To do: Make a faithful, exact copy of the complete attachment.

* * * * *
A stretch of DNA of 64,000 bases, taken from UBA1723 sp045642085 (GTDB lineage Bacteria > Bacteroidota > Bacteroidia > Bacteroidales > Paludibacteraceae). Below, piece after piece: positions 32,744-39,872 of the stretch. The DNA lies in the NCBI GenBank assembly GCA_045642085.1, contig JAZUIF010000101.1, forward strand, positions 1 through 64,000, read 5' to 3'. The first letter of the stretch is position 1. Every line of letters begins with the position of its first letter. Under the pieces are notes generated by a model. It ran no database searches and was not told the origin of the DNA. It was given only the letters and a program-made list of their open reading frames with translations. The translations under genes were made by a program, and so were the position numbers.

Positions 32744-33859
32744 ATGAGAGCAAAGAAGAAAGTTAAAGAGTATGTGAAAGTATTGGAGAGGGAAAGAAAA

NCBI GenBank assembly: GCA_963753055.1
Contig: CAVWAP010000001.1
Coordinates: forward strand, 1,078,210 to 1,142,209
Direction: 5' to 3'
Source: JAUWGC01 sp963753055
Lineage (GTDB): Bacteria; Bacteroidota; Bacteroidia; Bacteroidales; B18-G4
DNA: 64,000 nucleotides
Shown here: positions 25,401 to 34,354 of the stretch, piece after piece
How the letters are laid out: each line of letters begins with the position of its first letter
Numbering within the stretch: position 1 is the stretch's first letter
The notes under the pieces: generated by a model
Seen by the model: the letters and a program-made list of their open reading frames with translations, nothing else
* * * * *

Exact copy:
A stretch of DNA of 64,000 bases, taken from UBA1723 sp045642085 (GTDB lineage Bacteria > Bacteroidota > Bacteroidia > Bacteroidales > Paludibacteraceae). Below, piece after piece: positions 32,744-39,872 of the stretch. The DNA lies in the NCBI GenBank assembly GCA_045642085.1, contig JAZUIF010000101.1, forward strand, positions 1 through 64,000, read 5' to 3'. The first letter of the stretch is position 1. Every line of letters begins with the position of its first letter. Under the pieces are notes generated by a model. It ran no database searches and was not told the origin of the DNA. It was given only the letters and a program-made list of their open reading frames with translations. The translations under genes were made by a program, and so were the position numbers.

Positions 32744-33859
32744 ATGAGAGCAAAGAAGAAAGTTAAAGAGTATGTGAAAGTATTGGAGAGGGAAAGAAAA

NCBI GenBank assembly: GCA_963753055.1
Contig: CAVWAP010000001.1
Coordinates: forward strand, 1,078,210 to 1,142,209
Direction: 5' to 3'
Source: JAUWGC01 sp963753055
Lineage (GTDB): Bacteria; Bacteroidota; Bacteroidia; Bacteroidales; B18-G4
DNA: 64,000 nucleotides
Shown here: positions 25,401 to 34,354 of the stretch, piece after piece
How the letters are laid out: each line of letters begins with the position of its first letter
Numbering within the stretch: position 1 is the stretch's first letter
The notes under the pieces: generated by a model
Seen by the model: the letters and a program-made list of their open reading frames with translations, nothing else